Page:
Blog Posts from August 2003 (page 1 of 4)

Links relevant to P2P

My contact on the P2P team just gave me two more important links for the construction of IPv6 based P2P apps. The first is IP Helper, a library included with XP that “enables the retrieval and modification of network configuration settings for the local computer”. I had never seen that library before, but it’s full of useful methods like GetAdaptersInfo and GetAdaptersAddresses. I want to be able to retrieve the IPv6 address of my NICs directly, so this is the library I need. Anyone out there wrapped it in managed code yet? I was hoping to do this part with WMI, but the IPv6 info doesn’t seem to be exposed via WMI.

The other relevant link is the IPv6 Internet Connection Firewall SDK, which “contains all the software required to configure the IPv6 Internet Connection Firewall”. I assume that means that I can open relevant ports to enable P2P communication. As I wrote yesterday, the issue I’m having with GraphChat is likely related to the IPv6 Firewall configuration. I’d like to include in my P2P managed library the ability to manage the IPv6 Firewall.

P2P Problems Solved

Someone from the P2P team internally saw my blog and set me a list of commands to execute and send back to him to help troubleshoot my problem. One of those commands was “net start pnrpsvc”. Aha! I hadn’t realized that the WinXP Adv. Networking Pack installed any services. Turns out it installs four, including the “Peer Name Resolution Protocol” service (i.e. pnrpsvc). What’s odd is that now that I’ve started it manually once, it seems to autostart on demand now. I can resolve addresses, as well as ping the seed server. GraphChat doesn’t work yet, but I think that’s because the IPv6 firewall only has two ports open by default – PNRP (UDP 3540) and Grouping (TCP 3587). The GraphChat sample uses a dynamically chosen port, which would be blocked.

So now that I’m back on track, I’ve got the PNRP namespace provider API wrapped in Managed C++. I can register, unregister, resolve and enumerate PNRP clouds from managed code. I’ve also got a first pass of the Identity Manager API and a skeleton of the Graphing API done. I’ll post code when I have a managed GraphChat sample working.

More on Function Interception

I got an email from Steve Maine who used JavaScript’s support for function pointers to extend the Page_ClientValidate function. Steve’s version calls the built-in version, but then sets the cursor focus to the first invalid control (assuming there are any). Pretty cool.

However, Steve goes on to talk about how quickly function interception can become unmaintainable. Dealing with the ability to override expected functionality is hard enough in object oriented languages. They call it the “fragile base class problem” for a reason. In JavaScript, you have the potential for the “fragile intercepted method problem”. Granted, my solution is also “intercepting” a method, albeit in a lo-tech, code injection, search-and-replace kind of way. But maintainability needs to be of paramount importance in system design. I don’t want to have to go mucking about in the plumbing primarily because plumbing skills are at a premium (I hear Don is trying to hire them all for his team).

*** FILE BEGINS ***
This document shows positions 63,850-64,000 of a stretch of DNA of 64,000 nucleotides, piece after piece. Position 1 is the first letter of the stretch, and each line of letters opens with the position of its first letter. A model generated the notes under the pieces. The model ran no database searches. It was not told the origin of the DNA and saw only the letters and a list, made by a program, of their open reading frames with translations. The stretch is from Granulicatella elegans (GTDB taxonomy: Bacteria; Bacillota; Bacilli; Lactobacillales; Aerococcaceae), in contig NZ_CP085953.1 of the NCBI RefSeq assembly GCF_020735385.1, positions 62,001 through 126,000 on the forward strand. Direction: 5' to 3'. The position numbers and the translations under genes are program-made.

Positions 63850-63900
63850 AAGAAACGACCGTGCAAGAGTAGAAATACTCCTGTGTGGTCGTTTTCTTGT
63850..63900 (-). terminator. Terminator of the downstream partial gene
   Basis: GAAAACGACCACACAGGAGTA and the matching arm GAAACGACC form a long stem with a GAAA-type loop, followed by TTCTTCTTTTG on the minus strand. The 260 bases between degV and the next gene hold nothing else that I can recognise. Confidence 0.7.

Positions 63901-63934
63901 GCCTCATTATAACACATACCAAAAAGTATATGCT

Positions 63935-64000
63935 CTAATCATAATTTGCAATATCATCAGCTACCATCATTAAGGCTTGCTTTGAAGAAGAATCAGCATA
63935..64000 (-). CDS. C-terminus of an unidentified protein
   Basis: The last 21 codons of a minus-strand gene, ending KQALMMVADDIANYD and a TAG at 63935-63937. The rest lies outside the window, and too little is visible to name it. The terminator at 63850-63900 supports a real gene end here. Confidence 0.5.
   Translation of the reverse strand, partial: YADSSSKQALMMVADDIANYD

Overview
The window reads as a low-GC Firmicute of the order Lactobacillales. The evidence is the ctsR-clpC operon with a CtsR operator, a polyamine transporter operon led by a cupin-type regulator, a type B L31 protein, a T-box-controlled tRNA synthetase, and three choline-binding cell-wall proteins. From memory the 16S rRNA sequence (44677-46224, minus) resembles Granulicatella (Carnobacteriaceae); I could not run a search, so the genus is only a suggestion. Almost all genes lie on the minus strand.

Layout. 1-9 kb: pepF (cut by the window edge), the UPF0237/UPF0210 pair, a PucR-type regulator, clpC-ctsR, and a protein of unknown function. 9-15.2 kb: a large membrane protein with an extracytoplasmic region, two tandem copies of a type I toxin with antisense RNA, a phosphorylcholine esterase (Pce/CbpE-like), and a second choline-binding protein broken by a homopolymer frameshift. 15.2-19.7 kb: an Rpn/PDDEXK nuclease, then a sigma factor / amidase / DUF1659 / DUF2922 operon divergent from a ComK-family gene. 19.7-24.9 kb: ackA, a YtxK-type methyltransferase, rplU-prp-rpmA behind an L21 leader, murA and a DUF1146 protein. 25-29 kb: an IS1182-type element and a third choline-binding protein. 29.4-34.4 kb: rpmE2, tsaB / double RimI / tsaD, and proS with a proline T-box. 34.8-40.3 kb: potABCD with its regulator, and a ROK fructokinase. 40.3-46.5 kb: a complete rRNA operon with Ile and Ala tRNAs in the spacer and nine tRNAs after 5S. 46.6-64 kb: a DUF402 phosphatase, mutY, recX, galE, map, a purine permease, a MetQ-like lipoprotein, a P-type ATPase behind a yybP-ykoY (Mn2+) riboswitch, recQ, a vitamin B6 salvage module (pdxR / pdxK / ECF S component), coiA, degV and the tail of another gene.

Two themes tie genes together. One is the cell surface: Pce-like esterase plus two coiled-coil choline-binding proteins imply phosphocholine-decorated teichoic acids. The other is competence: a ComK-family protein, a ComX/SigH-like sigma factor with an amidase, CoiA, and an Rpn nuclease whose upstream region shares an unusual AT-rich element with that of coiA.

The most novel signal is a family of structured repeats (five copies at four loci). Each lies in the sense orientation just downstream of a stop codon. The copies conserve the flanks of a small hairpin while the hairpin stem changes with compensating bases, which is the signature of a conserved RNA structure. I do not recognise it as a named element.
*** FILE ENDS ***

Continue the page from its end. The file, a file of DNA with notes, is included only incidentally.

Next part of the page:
More on Hacking __doPostBack

I got an email from Phil Weber who had an interesting solution to the __doPostBack problem. He used JavaScript’s function pointer support to redirect __doPostBack to a function of his own creation. In this function, he can add whatever functionality he wants, including a call to the original __doPostBack method. And what’s funny, like me he was having an issue with a rich text editor. What is it about rich text editors? (They’re non standard, that’s probably what it is).

This is a pretty elegant solution. Especially since his solution can be enabled on a single page as needed. My solution processes every page output from the site. The primary benefit of my solution is that it can add the additional code directly into the __doPostBack function, which means I don’t have to replicate the code to get the “theform” instance. Also, since it automatically fixes up every page in the web app, I don’t have to remember to turn it on in every page.

If you ask Phil nicely, he might send you his code. If we all ask him nicely, maybe he’ll post it.

Windows SharePoint SDK

The Windows SharePoint Services SDK has shipped. It’s basically a help file – no bits. And no RTM version of WSS as of yet. I guess that has to wait until October 1st like the rest of the Office System.